Anyone who has had anything to do with domestic helpers other than as an employer will know that cases of abuse have been going on for years without action being taken. I went some years ago to the Immigration Department with a list of eight grievances that a helper had against her employer. The result was a one-day extension of the 14-day rule [requiring workers to leave within two weeks of the end of their employment contract], but no interest in exploring the matter further.
Letters to the newspapers elicit replies from the "if they don't like it, let them try Malaysia/Saudi Arabia" brigade. And they're correct in that Hong Kong is better than some countries. But that excuses abusive treatment? I would like to give two examples of the laws not being enforced.
First, the contract entitles the helper to her own space. Now anyone with half a brain knows that this is impossible in most Hong Kong apartments, unless the family is limited to two or possibly three people. Nonetheless, the Immigration Department happily issues permits to families which clearly cannot fulfil this legal requirement.
The government has a record of the sizes of apartments here and who lives there. Any doubt about the flat's suitability and the potential employer should be questioned.
Secondly, under labour laws, all employees in Hong Kong (and it is specifically in the helper's contract) are entitled to a full 24-hour rest day.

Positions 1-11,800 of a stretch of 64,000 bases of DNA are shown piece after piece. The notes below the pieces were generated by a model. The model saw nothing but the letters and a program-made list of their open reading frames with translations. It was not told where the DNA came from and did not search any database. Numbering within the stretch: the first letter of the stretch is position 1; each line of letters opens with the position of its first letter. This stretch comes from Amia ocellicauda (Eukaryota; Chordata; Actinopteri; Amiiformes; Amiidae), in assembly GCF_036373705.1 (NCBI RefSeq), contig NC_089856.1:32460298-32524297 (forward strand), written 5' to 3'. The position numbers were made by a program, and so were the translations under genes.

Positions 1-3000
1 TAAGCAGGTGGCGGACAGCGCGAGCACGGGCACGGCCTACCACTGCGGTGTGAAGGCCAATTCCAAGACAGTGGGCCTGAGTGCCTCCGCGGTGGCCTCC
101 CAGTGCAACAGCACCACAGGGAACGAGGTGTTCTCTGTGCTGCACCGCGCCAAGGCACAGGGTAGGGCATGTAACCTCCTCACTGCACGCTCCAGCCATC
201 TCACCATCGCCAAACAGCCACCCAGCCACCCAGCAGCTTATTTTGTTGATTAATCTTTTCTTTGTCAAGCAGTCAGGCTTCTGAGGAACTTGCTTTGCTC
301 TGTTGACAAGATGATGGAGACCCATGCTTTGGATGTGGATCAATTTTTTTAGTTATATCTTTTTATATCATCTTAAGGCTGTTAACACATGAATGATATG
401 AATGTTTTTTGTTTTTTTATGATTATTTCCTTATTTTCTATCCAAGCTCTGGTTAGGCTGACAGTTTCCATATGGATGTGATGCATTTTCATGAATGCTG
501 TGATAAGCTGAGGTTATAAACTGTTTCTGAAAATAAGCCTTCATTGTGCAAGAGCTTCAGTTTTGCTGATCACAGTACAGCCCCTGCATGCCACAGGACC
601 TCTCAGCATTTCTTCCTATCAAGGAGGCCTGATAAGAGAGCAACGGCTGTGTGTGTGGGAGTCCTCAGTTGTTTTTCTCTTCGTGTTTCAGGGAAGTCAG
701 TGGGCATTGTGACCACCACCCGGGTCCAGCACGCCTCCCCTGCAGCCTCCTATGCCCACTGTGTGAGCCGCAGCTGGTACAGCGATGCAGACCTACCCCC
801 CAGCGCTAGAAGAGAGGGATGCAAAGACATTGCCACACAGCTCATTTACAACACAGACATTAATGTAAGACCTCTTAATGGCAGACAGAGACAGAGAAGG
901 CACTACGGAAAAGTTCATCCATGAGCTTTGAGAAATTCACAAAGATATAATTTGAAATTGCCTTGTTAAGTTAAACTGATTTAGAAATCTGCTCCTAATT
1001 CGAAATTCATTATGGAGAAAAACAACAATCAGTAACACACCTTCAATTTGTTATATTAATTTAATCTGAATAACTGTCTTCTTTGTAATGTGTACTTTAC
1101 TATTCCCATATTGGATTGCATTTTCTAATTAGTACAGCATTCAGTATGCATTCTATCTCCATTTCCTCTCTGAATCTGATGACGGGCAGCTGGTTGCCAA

Go to Central, Wan Chai or Causeway Bay MTR stations at around 7.15 on a Sunday evening and you will see many domestic helpers rushing to return to their employer's flat. This is because they have been told they have to be back in the flat by 8 or 9pm. I have spoken to some of them to confirm this is the case.
They have also told me they cannot leave until 8 or 9am that morning in order to set the family up for the day. So they actually get a maximum rest of 12 hours. Everybody knows this - and nobody does anything about it. The current case [of alleged abuse] has drawn international attention.
Maybe something will be done, but I doubt it, since the government has wilfully ignored what has been described as modern-day slavery in Hong Kong.
Kingsley Smith, Garut, West Java, Indonesia
Helpers' role in city is so important